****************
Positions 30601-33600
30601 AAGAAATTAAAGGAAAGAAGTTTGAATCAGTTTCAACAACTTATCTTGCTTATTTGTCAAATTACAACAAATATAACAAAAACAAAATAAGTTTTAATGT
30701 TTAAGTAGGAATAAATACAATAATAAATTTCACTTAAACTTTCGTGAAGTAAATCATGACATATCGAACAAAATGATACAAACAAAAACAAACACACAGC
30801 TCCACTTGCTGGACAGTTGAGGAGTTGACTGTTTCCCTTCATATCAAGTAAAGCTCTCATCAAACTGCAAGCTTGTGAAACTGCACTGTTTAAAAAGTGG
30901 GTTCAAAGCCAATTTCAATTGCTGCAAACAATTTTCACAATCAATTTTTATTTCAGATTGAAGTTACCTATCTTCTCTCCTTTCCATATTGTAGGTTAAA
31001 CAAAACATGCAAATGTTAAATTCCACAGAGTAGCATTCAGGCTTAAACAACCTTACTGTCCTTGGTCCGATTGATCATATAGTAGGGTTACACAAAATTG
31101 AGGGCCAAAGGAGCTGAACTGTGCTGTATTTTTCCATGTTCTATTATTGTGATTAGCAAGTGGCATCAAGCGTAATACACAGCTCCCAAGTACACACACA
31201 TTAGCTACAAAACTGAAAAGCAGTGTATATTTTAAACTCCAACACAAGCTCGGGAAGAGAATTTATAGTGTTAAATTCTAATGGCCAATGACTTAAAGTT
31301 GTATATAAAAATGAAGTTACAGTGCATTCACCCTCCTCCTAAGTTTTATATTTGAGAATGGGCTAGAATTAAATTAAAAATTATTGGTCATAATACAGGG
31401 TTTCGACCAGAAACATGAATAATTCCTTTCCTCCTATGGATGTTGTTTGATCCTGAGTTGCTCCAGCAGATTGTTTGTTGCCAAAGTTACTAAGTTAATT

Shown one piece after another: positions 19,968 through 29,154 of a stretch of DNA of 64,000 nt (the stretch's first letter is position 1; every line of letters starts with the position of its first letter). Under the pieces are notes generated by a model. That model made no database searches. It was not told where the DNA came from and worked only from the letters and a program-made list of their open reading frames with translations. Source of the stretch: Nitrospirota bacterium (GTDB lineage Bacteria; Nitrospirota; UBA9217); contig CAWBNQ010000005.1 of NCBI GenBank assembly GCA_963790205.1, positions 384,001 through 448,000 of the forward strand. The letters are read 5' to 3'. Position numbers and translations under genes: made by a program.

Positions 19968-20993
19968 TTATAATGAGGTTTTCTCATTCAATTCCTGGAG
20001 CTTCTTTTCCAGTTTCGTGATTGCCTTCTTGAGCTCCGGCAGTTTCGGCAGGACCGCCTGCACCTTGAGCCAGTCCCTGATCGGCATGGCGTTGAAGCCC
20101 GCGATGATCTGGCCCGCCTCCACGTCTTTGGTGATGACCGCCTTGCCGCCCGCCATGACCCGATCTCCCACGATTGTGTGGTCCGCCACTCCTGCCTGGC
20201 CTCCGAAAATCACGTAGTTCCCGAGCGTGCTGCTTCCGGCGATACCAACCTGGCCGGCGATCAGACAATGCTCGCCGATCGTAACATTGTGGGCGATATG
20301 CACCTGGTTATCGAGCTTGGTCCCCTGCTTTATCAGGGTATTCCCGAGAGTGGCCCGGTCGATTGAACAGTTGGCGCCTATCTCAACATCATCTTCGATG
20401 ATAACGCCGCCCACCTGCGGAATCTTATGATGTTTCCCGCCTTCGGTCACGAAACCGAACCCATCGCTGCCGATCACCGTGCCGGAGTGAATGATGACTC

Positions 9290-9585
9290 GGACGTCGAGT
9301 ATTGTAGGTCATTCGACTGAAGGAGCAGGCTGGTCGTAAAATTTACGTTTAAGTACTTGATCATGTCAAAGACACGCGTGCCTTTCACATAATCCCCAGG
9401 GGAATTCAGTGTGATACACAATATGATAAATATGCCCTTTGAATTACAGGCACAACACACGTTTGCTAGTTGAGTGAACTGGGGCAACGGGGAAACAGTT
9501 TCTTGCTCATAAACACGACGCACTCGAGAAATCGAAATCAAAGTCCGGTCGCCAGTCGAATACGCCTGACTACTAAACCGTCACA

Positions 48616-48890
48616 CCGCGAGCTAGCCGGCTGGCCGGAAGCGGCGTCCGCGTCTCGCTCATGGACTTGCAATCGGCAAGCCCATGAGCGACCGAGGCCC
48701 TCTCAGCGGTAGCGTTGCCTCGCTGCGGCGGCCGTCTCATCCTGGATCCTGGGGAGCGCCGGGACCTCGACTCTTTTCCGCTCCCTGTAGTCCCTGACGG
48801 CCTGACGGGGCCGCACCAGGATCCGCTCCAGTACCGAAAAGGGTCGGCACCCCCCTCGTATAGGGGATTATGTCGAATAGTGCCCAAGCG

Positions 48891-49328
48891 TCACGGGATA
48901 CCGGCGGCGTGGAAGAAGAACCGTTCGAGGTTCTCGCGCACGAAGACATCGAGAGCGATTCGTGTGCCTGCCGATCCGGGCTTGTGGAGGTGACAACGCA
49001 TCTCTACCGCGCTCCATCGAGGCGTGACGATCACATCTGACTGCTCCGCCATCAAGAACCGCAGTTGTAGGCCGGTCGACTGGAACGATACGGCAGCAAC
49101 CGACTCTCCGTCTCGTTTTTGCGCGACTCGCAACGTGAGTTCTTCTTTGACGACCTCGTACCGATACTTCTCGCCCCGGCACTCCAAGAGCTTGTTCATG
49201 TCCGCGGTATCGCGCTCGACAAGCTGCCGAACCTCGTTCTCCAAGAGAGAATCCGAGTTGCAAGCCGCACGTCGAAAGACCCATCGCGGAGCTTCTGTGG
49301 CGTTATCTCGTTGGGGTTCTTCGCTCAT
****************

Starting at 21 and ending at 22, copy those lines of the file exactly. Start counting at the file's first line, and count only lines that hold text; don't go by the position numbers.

9301 ATTGTAGGTCATTCGACTGAAGGAGCAGGCTGGTCGTAAAATTTACGTTTAAGTACTTGATCATGTCAAAGACACGCGTGCCTTTCACATAATCCCCAGG
9401 GGAATTCAGTGTGATACACAATATGATAAATATGCCCTTTGAATTACAGGCACAACACACGTTTGCTAGTTGAGTGAACTGGGGCAACGGGGAAACAGTT